At the occasion of the centennial of Scheele's death, May 21, 1886, a memorial service was held at Köping, where Prof. Bergstrand, of Stockholm, delivered an oration on the life and lifework of the eminent apothecary and chemist. On this occasion the project was advanced to erect to Scheele a monument at Stockholm similar to the one that had been placed there to Berzelius
in 1855. The Apothecaries' Society of Stockholm fostered this project in close accord with the learned societies of the country, and with so much success that the requisite funds were soon raised. A committee, with Prof, von Nordenskjöld at its head, took charge of the matter. Prof. I. Börgeson, the eminent Swedish sculptor, undertook the modeling of the statue, and has executed a fine work of art. The statue, which represents the chemist resting on a chair and watching a process of ignition in a crucible, was unveiled on the 9th of December, 1892, the one hundred and fiftieth anniversary of Scheele's birth. It stands in the "Humble Garden," one of the city parks, upon a beautiful floral parterre near the monument of Linné, erected in 1885. The unveiling took place in the presence of King Oscar of Sweden, all the royal princes, the ministers of state, the invited descendants of the Scheele family, and of numerous representatives of the state and city governments, of the universities and the learned societies of the country. Prof, von Nordenskjöld delivered a brief dedication oration, and numerous wreaths of flowers were deposited at the base of the monument as offerings from the institutions and societies represented by delegates. This ceremony being over, a state banquet took place, at which Prof. P. T. Cleve, of Upsala, the biographer of Scheele, delivered a brief oration; and Prof. Retzius, of Stockholm, Prof. Waage, of Christiania, Prof. Curman, of Stockholm, and apothecary William Sebald addressed the assemblage. A large number of congratulatory telegrams and messages from learned societies and eminent scholars from Sweden, and from Berlin, Vienna, St. Petersburg, Copenhagen, Paris, and other cities were received and read.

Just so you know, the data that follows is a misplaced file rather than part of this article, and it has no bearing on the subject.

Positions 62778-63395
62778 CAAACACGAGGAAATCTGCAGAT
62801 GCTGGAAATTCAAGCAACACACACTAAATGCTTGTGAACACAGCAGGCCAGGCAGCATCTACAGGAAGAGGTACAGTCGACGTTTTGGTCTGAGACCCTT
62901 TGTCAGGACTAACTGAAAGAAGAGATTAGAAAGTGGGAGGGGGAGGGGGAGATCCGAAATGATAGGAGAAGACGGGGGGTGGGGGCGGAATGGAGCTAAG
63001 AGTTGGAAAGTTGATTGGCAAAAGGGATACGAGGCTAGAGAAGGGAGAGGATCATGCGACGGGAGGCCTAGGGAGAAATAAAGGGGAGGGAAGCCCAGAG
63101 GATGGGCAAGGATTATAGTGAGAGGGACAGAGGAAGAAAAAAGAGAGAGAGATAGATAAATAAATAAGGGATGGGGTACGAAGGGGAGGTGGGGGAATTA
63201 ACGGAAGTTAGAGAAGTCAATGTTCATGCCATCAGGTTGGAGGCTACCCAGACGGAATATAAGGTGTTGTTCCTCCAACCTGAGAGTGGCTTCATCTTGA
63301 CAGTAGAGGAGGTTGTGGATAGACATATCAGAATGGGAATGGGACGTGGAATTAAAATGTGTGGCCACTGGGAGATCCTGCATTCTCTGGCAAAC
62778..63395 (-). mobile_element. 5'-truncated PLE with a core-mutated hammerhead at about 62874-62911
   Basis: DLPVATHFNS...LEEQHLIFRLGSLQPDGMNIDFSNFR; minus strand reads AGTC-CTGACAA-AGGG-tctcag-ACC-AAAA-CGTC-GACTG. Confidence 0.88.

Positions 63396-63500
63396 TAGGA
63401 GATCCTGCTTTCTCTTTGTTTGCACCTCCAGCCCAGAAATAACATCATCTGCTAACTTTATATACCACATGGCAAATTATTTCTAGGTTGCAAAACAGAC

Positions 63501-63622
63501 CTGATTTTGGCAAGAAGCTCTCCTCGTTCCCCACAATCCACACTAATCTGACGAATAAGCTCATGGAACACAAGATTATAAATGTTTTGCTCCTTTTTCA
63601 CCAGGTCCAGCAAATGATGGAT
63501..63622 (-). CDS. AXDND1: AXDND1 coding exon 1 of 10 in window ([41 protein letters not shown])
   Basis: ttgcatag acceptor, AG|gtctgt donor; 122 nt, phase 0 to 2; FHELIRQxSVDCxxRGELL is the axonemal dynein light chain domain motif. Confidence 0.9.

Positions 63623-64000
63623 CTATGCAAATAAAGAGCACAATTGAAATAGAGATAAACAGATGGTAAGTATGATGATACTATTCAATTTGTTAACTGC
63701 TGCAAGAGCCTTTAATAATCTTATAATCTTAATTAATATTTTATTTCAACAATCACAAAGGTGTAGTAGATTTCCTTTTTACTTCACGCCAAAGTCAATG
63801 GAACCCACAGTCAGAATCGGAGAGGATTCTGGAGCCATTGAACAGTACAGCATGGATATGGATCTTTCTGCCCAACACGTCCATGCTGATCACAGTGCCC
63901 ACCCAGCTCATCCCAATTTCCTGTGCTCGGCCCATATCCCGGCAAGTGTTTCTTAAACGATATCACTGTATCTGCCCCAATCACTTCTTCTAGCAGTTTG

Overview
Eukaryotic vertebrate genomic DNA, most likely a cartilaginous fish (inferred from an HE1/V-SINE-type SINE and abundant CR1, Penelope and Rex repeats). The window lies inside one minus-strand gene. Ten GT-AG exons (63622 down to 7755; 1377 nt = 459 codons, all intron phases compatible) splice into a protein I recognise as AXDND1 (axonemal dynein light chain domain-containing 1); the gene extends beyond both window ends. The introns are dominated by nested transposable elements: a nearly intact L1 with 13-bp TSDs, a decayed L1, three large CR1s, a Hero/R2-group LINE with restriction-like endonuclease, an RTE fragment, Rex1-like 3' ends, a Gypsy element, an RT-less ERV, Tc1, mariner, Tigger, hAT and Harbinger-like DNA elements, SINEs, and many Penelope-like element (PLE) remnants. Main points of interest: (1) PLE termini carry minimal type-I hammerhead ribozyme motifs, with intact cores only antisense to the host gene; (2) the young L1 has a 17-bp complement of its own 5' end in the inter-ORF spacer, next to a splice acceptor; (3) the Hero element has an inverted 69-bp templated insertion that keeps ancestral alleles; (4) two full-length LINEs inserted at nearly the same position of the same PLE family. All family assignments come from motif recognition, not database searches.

In the evening the Apothecaries' Society of Stockholm gave a banquet to about two hundred and fifty invited guests. Apothecary I. Nordin delivered the oration on Scheele as an apothecary and chemist. Prof. Stahre, of the Pharmaceutical Institute of Stockholm, communicated the thanks of the society to the chairman of the Scheele committee, Prof. von Nordenskjöld, as well as to the sculptor, Prof. Börgeson, and presented them with the first copies of a Scheele medal, struck for this occasion in silver and in aluminum. This medal bears a relief portrait of Scheele with this inscription: "Carolo Guilmo Scheele, pharmaceutæ chemico grati cultores Ordo Pharmaceut. Suecia" (the Swedish order of pharmacists, grateful cultivators of their art, to Charles William Scheele, the chemist). On the other side is a representation of Scheele's house and pharmacy in Köping, with the inscription, "Domestici parietes ipsum, non farnam continuerunt" (the walls of his house could not contain his fame).